Contributing or Confusing: PNG Infrastructure

Playing a huge part as a factor affecting growth and as an indicator of it, infrastructure is easily an essential element that affects people’s way of life in Papua New Guinea. It offers accessibility, comfort, convenience, and opportunities. But is the end result of building PNG infrastructure really all fine and dandy?

image-bridgeImage Source: onepng.com

Building Bridges

Land and property prices in Siviri and Kerema may see a sudden change, following the completion and launching of the K-Bay footbridge last September 16, 2016.  The bridge cost K350,000  and was built by the Mesaivo Clan Land Owners. It was funded through the SSG Funds by the Gulf Provincial Technical Services. This project will allow locals to conveniently move from one town proper to another in order to access healthcare, proper education, and markets. Gulf Governor Havila Kavo – who attended the opening – warns though that the Siviri people who had been affected by the unusually high tides should relocate to another area. This bridge may be one of the steps for residents to slowly and easily do that.

The opening of the 100-meter long K-Bay footbridge last Friday was also attended by the Mayor of Kerema Town, Jack Narrie, and Gabriel Ikamu who is the ward councilor of Siviri.

Houses Built on Air?

While the construction and completion of the K-Bay footbridge has brought new opportunities for locals and tourists who wish to visit Siviri and Kerema, another PNG infrastructure is causing an alarm – not because of the infrastructure itself, but developments surrounding it. Concerns regarding the Jackson International Airport in Port Moresby is now increasing, particularly because of the houses that have been popping up in and around it.

According to the Civil Aviation Authority, not only is this in breach of existing policies, but it’s also dangerous for people living in these housing developments who can potentially be victims of aircrafts crashing through their property. The CAA also adds that these housing projects have not gotten any sort of approval. Some of these houses have even been built along flight paths and are causing problems as they serve as obstacles for aircrafts trying to leave and land on the airport. Any more of these developments and the runways may be rendered unusable.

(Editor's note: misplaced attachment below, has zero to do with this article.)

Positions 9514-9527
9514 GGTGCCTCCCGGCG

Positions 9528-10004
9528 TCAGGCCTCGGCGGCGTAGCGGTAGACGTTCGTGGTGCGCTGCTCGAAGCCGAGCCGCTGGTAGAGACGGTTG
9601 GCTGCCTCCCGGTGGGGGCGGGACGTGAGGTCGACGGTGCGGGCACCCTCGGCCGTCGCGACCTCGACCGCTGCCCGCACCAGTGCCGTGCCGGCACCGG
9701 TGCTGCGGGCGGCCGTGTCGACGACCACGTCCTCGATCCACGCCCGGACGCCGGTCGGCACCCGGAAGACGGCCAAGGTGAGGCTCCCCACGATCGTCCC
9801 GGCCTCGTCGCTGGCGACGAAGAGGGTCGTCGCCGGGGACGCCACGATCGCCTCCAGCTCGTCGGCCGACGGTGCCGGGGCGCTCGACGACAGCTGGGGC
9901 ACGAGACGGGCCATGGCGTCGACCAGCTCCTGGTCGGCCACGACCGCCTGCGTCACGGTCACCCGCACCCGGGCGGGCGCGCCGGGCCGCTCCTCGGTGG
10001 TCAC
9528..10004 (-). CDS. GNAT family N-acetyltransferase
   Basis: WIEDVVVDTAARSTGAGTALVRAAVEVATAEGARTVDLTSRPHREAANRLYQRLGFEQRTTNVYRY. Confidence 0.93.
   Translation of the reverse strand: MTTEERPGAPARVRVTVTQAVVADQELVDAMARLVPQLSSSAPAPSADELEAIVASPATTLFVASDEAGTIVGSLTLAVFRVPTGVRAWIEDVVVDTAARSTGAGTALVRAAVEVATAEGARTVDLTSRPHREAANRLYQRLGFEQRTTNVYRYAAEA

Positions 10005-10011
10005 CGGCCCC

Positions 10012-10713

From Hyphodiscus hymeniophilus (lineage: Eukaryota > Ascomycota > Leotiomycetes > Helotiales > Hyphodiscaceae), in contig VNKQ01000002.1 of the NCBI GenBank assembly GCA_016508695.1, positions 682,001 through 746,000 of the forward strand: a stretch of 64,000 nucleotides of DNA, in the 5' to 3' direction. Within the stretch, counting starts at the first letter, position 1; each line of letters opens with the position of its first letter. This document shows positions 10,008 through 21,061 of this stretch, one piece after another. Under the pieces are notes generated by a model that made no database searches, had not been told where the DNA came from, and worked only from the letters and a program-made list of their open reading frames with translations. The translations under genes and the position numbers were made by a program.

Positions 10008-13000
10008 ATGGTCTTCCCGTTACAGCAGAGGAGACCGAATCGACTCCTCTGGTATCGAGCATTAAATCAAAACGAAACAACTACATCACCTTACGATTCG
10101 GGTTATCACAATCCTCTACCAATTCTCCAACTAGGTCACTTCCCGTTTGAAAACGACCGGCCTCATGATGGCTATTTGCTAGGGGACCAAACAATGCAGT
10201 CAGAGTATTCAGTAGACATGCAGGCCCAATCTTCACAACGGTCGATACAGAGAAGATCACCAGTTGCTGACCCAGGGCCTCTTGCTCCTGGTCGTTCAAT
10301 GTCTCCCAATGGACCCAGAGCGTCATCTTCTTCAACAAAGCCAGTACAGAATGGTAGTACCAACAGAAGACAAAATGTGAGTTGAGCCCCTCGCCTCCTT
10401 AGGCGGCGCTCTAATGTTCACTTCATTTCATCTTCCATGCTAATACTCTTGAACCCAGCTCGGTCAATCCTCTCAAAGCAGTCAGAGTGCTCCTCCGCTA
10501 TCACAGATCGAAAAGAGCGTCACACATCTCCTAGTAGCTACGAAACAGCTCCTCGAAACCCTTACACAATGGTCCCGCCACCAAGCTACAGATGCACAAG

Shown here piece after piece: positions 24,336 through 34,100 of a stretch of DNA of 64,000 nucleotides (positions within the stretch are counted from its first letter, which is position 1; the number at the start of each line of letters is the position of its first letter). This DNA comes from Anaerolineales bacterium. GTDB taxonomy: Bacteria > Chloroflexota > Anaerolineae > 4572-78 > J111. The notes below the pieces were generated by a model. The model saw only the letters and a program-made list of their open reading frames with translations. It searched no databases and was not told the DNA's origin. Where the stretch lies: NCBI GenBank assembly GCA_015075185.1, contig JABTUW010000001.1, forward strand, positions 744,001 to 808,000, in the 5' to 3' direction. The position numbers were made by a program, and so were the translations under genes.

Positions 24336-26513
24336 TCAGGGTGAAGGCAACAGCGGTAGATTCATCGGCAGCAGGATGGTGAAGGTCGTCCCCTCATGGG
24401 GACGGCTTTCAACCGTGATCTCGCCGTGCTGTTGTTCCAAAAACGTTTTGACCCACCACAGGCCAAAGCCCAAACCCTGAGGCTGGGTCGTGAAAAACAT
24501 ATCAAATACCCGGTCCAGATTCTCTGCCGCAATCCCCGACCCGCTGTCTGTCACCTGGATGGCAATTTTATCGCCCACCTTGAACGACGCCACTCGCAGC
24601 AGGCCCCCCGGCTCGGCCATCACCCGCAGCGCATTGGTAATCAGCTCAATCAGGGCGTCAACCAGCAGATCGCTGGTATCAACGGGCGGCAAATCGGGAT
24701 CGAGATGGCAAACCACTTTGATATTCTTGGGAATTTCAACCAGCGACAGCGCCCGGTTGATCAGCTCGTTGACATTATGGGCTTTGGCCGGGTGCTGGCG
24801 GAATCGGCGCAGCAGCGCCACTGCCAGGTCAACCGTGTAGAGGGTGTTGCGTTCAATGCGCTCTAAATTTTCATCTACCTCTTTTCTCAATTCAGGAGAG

Korean Hydropower

Residential and commercial properties are soon to enjoy the taste of hydropower as Papua New Guinea’s Works and Implementation Development Department closed in on investor Korea Southern Power or KOSPO through a signed memorandum of understanding. This is especially significant since only 10 percent of the total population have access to energy.

Through this project, the government aims to increase this figure to 70 percent by the end of 2030.

Linking the Gap

Expecting to generate around K4.3 billion, construction of roads that connect 9-Mile, Gerehu, and Hanuabada started back in 2012. According to the NCDC deputy city manager of regulatory services, Kenneth Atasoa, this will open up zoned land for businesses and commercial use. In total, there will be around 4,000 allotments that would be available. He explains that this will also open up the land which individuals and developers can utilize for development projects, including residential housing and buildings. He says “The roads have enabled rapid development and there are vast commercial opportunities to be made use of (from which) businesses and residents can benefit.”

Heaps of upcoming and completed infrastructural developments are causing changes in the real estate sector, most especially in the residential and commercial market. But whether the long-term plan for PNG’s citizens will reach completion as well has yet to be fully realized and seen.

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